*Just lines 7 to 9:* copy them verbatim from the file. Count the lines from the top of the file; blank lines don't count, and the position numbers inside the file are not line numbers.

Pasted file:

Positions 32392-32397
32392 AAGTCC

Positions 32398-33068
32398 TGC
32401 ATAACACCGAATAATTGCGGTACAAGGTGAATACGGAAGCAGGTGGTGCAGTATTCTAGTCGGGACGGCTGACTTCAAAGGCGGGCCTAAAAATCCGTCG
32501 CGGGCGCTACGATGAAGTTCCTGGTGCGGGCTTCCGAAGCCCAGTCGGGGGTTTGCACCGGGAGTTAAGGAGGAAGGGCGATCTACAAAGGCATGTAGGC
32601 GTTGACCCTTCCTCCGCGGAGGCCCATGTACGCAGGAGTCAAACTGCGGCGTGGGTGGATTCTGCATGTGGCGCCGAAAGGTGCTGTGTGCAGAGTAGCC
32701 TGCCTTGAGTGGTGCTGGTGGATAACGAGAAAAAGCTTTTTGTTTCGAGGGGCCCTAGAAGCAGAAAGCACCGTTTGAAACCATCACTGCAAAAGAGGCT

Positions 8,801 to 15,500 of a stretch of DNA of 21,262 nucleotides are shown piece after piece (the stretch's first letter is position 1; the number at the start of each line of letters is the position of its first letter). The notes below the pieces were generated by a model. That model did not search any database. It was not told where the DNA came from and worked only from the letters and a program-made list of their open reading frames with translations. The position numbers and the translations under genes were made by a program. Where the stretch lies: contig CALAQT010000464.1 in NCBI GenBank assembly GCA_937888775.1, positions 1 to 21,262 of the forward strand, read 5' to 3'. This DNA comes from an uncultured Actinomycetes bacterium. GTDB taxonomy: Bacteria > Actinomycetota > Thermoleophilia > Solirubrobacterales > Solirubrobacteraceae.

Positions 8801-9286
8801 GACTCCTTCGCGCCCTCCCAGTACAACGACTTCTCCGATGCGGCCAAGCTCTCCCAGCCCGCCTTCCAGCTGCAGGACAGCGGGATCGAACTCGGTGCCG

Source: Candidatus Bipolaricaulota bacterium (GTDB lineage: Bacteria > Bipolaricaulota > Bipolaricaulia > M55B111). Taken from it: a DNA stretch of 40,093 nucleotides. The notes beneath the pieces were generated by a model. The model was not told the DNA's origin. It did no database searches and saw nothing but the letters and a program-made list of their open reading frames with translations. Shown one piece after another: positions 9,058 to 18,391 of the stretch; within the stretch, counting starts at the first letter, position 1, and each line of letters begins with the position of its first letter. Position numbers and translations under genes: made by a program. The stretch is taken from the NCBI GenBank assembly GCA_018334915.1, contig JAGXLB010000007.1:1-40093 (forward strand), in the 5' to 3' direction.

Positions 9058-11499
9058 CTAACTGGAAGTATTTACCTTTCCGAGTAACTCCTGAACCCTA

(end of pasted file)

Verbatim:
32601 GTTGACCCTTCCTCCGCGGAGGCCCATGTACGCAGGAGTCAAACTGCGGCGTGGGTGGATTCTGCATGTGGCGCCGAAAGGTGCTGTGTGCAGAGTAGCC
32701 TGCCTTGAGTGGTGCTGGTGGATAACGAGAAAAAGCTTTTTGTTTCGAGGGGCCCTAGAAGCAGAAAGCACCGTTTGAAACCATCACTGCAAAAGAGGCT

Positions 8,801 to 15,500 of a stretch of DNA of 21,262 nucleotides are shown piece after piece (the stretch's first letter is position 1; the number at the start of each line of letters is the position of its first letter). The notes below the pieces were generated by a model. That model did not search any database. It was not told where the DNA came from and worked only from the letters and a program-made list of their open reading frames with translations. The position numbers and the translations under genes were made by a program. Where the stretch lies: contig CALAQT010000464.1 in NCBI GenBank assembly GCA_937888775.1, positions 1 to 21,262 of the forward strand, read 5' to 3'. This DNA comes from an uncultured Actinomycetes bacterium. GTDB taxonomy: Bacteria > Actinomycetota > Thermoleophilia > Solirubrobacterales > Solirubrobacteraceae.